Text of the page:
A Detailed Look At The Software Development Life Cycle
Whether you are building a game or something more complex like an ERP system, software development is no joke. A lot of software is highly complex and requires a systematic process to develop it efficiently. This process is called the software development life cycle.
But what is the software development life cycle? Let’s take a look at it by considering the various steps you can follow to bring your project to life.
Stages Of The Software Development Life Cycle
This is the first and most fundamental stage of the software development cycle. With the help of the company you choose to employ, you begin by gathering all the information you can – from sales, market surveys, and even domain experts! You then use this information to plan your basic approach to the project and determine whether or not your method is feasible.
It is also essential to do a risk analysis while you plan. Once you are sure you can complete the project without too many liabilities, you need to make a detailed list of your requirements. To do this efficiently, you need to be clear on two things – the goal of your final product and who your end users are.
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Once you know what you need, you can communicate your requirements to your development team. You do this by creating a software requirement specification (or SRS for short) document that describes what you want your product to do. You should include a detailed list of all your requirements to fully prepare those who will build your software before they get started.
An SRS document works as a guide for all the teams involved in the software development life cycle – from development to design, to testing, to maintenance. Always keep this document up-to-date and give every stakeholder a copy so they can follow along.
At this stage of the software development life cycle, your design team will use the SRS document as a blueprint to create the best possible architecture for building your product. They will do this with the help of the risk assessment you did earlier and your budget and time constraints. We can think of this phase as the culmination of the last two.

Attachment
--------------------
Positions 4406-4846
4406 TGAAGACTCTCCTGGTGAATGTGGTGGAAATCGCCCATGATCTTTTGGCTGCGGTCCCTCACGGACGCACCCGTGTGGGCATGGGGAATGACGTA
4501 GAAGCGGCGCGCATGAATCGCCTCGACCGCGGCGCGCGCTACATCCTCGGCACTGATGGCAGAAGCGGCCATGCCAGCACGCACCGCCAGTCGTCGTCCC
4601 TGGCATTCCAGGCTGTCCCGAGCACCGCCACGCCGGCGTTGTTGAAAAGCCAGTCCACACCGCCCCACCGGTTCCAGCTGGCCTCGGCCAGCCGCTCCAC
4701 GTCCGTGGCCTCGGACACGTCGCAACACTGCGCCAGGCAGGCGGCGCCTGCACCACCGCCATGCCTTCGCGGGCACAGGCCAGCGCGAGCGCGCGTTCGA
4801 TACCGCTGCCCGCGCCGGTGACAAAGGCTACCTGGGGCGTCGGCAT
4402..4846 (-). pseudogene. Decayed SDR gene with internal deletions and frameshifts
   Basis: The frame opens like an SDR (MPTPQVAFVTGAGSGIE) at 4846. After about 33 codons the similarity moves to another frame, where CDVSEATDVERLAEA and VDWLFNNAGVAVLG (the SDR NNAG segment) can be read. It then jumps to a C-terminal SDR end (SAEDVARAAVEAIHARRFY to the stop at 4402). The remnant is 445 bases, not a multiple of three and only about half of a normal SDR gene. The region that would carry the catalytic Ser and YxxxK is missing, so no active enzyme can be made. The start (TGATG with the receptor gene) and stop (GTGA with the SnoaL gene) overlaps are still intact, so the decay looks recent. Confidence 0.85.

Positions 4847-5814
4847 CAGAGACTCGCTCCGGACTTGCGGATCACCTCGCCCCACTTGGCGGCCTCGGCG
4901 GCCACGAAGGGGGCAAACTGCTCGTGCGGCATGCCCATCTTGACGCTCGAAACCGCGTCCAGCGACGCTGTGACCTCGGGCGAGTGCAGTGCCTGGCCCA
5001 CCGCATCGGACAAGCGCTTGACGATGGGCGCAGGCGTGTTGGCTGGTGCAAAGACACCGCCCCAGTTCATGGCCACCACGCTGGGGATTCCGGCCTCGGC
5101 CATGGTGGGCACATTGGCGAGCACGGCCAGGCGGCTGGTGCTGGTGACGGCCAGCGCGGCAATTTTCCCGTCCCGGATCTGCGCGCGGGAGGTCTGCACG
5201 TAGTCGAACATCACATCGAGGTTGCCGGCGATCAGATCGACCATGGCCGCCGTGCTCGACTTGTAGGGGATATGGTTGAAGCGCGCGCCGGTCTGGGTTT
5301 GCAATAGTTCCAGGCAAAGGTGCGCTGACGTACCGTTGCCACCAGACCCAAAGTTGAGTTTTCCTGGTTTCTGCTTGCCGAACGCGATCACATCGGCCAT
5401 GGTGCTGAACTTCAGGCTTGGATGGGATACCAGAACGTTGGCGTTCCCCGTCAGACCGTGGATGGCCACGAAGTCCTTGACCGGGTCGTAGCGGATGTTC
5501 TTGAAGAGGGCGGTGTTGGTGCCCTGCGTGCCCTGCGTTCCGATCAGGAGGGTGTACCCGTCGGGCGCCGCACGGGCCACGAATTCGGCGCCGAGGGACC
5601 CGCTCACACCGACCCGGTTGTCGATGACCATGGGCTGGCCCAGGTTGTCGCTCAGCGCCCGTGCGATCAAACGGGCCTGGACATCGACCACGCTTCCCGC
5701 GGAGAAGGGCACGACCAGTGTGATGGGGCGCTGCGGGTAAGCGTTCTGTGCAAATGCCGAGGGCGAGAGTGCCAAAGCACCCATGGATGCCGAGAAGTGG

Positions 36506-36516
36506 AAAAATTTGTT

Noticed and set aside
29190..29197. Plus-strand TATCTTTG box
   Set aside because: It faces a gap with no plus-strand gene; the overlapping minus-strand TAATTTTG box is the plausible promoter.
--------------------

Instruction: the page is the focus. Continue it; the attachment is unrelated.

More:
Your designers will also consider integrating the new software into your existing systems. They will define all the different architectural modules and figure out how they will communicate with any external or third-party modules.
This is the stage of the software development life cycle where the coding work begins. Your team of developers start implementing the specified design to build your software. Just like the rest of your team, your coders must stick to the blueprint you have decided on.
You also have to ensure that your developers follow a system of nomenclature to keep the code consistent. After all, you want it to be intelligible so that anyone who has to make modifications in the future will easily understand it.
Once you complete all the modules you can start testing your software. You don’t want to make it available to the public if it doesn’t work correctly! This is the stage where you iron out all the kinks and make sure that there are no bugs in your software.
Remember the SRS document we talked about? The testing team is usually separate from the development team, and they refer to this document to ensure they meet all your standards. Of course, they also correct any errors in design or development.
You can also get users to test your finished product! This is invaluable because you will learn what works and what doesn’t for your customers – the people who will finally give you money.
Your software is now ready to go live! You should keep two copies of your software – one that users will pay for and use and one that your team will continue testing and tweaking. This ensures that people can still use your software while it is in the process of being upgraded.
If you want, you can deploy your software in stages. You can make changes to improve it based on how it performs with the first set of users. We can think of this as extended testing.
This is the last of the software development lifecycle phases. Your work doesn’t end with deployment because the world of software is constantly in a state of transformation. Even once your software is widely in use, there will be bugs to get rid of and improvements to make. Your maintenance team will take care of this. It is their job to keep your product functioning and up-to-date.
Adapting The Software Development Life Cycle
While the core stages of software development remain the same across projects, no solution will work in every single situation. Each project is different and will require a different strategy to be implemented. We will take a look at three different models of software development and how they arrange the different stages we have talked about.
This was the first software development model to exist and is probably the simplest to understand. According to this model, you don’t move on to the next step before completing the previous ones.
In contrast to the waterfall model, you do not work on all of your requirements at once. Instead, you work on smaller sections of your software before putting them together.
We can think of the agile model as a combination of the first two. While you follow the different phases of software development, you do so for each of the different features of your product.
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